Wild Mountain Honey: A Q&A With Brett Dennen

brett dennen 2013

When the long tour in support of 2011’s Loverboy wrapped up, Brett Dennen headed home to California. The plan was to relax and regroup. Itching to find some new inspiration, though, Dennen wound up moving into a small cabin up north, not too far away from the northern tip of Yosemite National Park. There, surrounded by trees, mountains and wildlife, he dreamed up a new batch of songs. We talked with the songwriter — who’s currently touring behind a new release, Smoke and Mirrors — about nature, music, and what it means to be a “wild child.”

You wrote these new songs in northern California. Can you tell us about that small town?

Uhhhh… Let’s just say it’s in the mountains. It’s in Tuolumne Country. It’s pretty, and there’s a little more than 100 people in that town. But I don’t want to name the specific town.

You attribute a lot of the outdoorsy vibe of the album to that specific place. What is it about the area that speaks to you? 

It’s a very special place for me. I grew up not too far from there, and I spent all my summers as a kid in those mountains. I went to summer camp and eventually worked at summer camp. I went backpacking and learned how to fish. Before I became a professional musician, I was a camp counselor. I’ve done a lot of growing up there. That place represents my past. It’s a big part of me. It’s a big theme of the album, too: taking a minute to step back and ask yourself, “Who am I? Where do I come from?” I don’t think I could’ve written an album like this anywhere else.

Did you take some time off to do it?

I took a year. I needed it. I’d just been touring so much, and any time I’d be off [the road], I’d go up into the mountains. But it would never be for long enough. Usually, when I make a record, I like to go find someplace nice and write. I’d been working so hard, so my girlfriend and I decided to really commit to the mountains. We went up there and I found my inspiration.

An area like that, with mountains and trees and few people, has got to be inspiring.

Yeah. A lot of the songs were written outdoors, in the spirit of being out in the country or up in the hills, and everything was sorta centered around that idea. There’s only one radio station up there. It’s a station from down in the valley, but it’s the only one we get up there, and it’s the classic rock station. So when there was a ton of snow in the area, and I’d drive to go skiing every day, I’d be listening to classic rock. Or I’d be headed to the lake and there’d be classic rock playing. I was really getting into the Eagles, Tom Petty, and I think you can hear that in these songs.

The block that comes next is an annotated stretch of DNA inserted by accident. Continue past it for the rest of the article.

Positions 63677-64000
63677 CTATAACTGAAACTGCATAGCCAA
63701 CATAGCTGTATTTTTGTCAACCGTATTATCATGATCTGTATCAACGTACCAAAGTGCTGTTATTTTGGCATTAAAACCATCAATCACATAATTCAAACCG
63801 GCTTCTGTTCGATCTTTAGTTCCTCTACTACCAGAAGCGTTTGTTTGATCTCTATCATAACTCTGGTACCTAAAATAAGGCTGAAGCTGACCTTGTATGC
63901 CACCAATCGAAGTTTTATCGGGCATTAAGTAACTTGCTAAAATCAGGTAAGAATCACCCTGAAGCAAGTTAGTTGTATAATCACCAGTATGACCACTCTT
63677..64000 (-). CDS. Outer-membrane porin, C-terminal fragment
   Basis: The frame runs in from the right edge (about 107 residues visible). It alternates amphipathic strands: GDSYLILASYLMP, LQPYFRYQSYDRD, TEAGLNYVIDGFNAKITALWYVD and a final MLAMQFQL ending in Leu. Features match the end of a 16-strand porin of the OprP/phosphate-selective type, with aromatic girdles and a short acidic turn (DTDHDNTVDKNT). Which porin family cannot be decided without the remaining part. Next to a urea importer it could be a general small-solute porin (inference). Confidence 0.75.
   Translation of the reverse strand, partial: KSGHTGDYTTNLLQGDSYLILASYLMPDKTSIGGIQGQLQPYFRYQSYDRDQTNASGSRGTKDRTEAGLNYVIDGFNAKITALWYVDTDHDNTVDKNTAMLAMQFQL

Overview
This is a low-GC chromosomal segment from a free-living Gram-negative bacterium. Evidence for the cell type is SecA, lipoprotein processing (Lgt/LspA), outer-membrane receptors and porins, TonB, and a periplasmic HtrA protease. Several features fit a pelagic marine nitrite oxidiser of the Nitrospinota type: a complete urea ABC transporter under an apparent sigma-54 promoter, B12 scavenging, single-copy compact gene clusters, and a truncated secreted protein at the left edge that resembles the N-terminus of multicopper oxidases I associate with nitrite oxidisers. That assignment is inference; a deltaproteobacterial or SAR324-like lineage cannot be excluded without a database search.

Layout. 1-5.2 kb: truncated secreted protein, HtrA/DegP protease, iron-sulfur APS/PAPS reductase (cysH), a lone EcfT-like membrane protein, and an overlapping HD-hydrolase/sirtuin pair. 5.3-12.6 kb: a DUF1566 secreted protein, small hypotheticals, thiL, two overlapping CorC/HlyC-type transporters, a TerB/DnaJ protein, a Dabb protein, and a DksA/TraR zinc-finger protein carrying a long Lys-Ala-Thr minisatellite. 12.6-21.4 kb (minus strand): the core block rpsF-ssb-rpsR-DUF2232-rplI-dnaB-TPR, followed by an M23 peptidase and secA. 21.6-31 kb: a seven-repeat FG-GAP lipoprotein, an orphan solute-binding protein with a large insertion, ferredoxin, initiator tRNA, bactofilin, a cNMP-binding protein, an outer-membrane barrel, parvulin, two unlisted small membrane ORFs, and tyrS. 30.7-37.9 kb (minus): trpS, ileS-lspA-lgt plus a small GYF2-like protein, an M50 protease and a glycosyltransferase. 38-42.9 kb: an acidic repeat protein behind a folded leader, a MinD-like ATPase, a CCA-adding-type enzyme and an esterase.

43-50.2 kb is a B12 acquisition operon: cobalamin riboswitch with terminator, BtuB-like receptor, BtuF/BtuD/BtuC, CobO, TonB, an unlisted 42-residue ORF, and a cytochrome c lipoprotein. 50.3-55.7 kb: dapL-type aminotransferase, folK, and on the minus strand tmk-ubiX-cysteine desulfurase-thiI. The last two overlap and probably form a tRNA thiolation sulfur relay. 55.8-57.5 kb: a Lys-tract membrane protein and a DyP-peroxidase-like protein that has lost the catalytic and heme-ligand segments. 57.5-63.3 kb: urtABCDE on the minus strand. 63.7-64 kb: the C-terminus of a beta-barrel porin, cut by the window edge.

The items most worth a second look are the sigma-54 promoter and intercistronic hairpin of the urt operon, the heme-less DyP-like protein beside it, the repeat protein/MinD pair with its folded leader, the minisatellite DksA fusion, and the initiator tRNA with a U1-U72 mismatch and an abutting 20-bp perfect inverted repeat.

So in the album’s first single, when you’re talking about being a “wild child,” you’re not talking about trashing a hotel room. You’re talking about being outdoors, where the landscape is wild and rugged and untamed.

Yeah. You only know yourself until you’re in a wild place. Being out in nature will do that. That was the inspiration for the song. But really, the song is about trying not to conform, or trying to please everybody. I wrote that song as a mantra or an anthem, to remind myself that I’m the one in charge.

Tell me about the songwriting process. Did the songs come fast, or did you spend a few weeks with each one?

I spent a lot of time just playing them, over and over and over. It was just me and my guitar. Half the record has that classic rock influence, and the other half is a step back to my older, more intimate, folky beginnings. That’s what I was doing, spending a lot of time figuring out the relationship between my fingers and my voice, and trying to create a real intimate, sincere, almost vulnerable place to come from. Just playing, playing, playing. I’d record the songs, listen back to how they sounded, and let them slowly evolve.

Why did you choose to work with [producer] Charlie Peacock? He obviously does great stuff with voices and guitars. Anyone who’s got the first Civil Wars album knows that. But what made him a good fit for you?

The Civil Wars record and the Lone Bellow record were a big reason, primarily because of the mood Charlie created in those records. Then again, you never know if it was him who created that sound, or the band. I just got on the phone with him and started chatting, and within a couple minutes, I knew he was the guy to make a record with. He was excited about the project. He wasn’t exaggerating anything. He wasn’t trying to sell me something. He was just genuine.

And you chose record at his place in Nashville, rather than stay in California.

Well, he’s got a really cool studio. t’s a little prairie chapel, built in the early 1900s, which he and his wife have turned it into his house. He’s got a studio in it. He brought all his musician friends there — all the players he usually cuts records with — so that was a bit nerve-wracking. But it’s also exciting to meet new people. Most of the time, though, it was just me and Charlie, talking about the songs and getting the full idea of each one.

You’re touring again, and the audiences are getting bigger. Do you miss anything about the old days?

I have a much bigger catalog to choose from now. My set is richer and more refined. There’s still plenty of spontaneity and intimate moments, but most of the set is pretty familiar to people. New songs aside, it feels great to be touring now, playing songs that people know really well. In my early touring years, I alway felt like I was introducing myself to audiences.

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